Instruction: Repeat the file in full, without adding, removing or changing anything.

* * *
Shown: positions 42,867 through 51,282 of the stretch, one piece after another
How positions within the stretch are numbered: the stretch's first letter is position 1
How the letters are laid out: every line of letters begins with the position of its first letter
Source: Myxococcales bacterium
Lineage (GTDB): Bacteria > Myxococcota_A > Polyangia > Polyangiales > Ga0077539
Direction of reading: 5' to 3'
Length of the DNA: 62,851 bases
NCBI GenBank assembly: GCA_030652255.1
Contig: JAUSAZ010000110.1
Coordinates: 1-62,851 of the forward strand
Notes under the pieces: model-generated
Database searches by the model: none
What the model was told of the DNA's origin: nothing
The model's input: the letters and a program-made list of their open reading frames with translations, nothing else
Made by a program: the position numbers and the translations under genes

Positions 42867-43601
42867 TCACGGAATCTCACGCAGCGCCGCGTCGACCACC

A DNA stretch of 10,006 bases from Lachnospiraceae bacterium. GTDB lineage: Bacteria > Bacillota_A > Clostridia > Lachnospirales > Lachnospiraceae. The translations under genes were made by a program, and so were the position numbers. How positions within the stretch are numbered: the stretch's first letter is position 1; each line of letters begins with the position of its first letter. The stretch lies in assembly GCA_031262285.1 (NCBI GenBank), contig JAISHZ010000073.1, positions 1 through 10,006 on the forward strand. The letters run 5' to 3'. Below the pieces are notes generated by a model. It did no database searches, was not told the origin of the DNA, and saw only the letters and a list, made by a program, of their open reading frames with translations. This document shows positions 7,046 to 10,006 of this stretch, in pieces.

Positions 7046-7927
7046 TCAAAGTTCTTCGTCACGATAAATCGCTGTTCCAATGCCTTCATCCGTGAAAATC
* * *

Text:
Shown: positions 42,867 through 51,282 of the stretch, one piece after another
How positions within the stretch are numbered: the stretch's first letter is position 1
How the letters are laid out: every line of letters begins with the position of its first letter
Source: Myxococcales bacterium
Lineage (GTDB): Bacteria > Myxococcota_A > Polyangia > Polyangiales > Ga0077539
Direction of reading: 5' to 3'
Length of the DNA: 62,851 bases
NCBI GenBank assembly: GCA_030652255.1
Contig: JAUSAZ010000110.1
Coordinates: 1-62,851 of the forward strand
Notes under the pieces: model-generated
Database searches by the model: none
What the model was told of the DNA's origin: nothing
The model's input: the letters and a program-made list of their open reading frames with translations, nothing else
Made by a program: the position numbers and the translations under genes

Positions 42867-43601
42867 TCACGGAATCTCACGCAGCGCCGCGTCGACCACC

A DNA stretch of 10,006 bases from Lachnospiraceae bacterium. GTDB lineage: Bacteria > Bacillota_A > Clostridia > Lachnospirales > Lachnospiraceae. The translations under genes were made by a program, and so were the position numbers. How positions within the stretch are numbered: the stretch's first letter is position 1; each line of letters begins with the position of its first letter. The stretch lies in assembly GCA_031262285.1 (NCBI GenBank), contig JAISHZ010000073.1, positions 1 through 10,006 on the forward strand. The letters run 5' to 3'. Below the pieces are notes generated by a model. It did no database searches, was not told the origin of the DNA, and saw only the letters and a list, made by a program, of their open reading frames with translations. This document shows positions 7,046 to 10,006 of this stretch, in pieces.

Positions 7046-7927
7046 TCAAAGTTCTTCGTCACGATAAATCGCTGTTCCAATGCCTTCATCCGTGAAAATC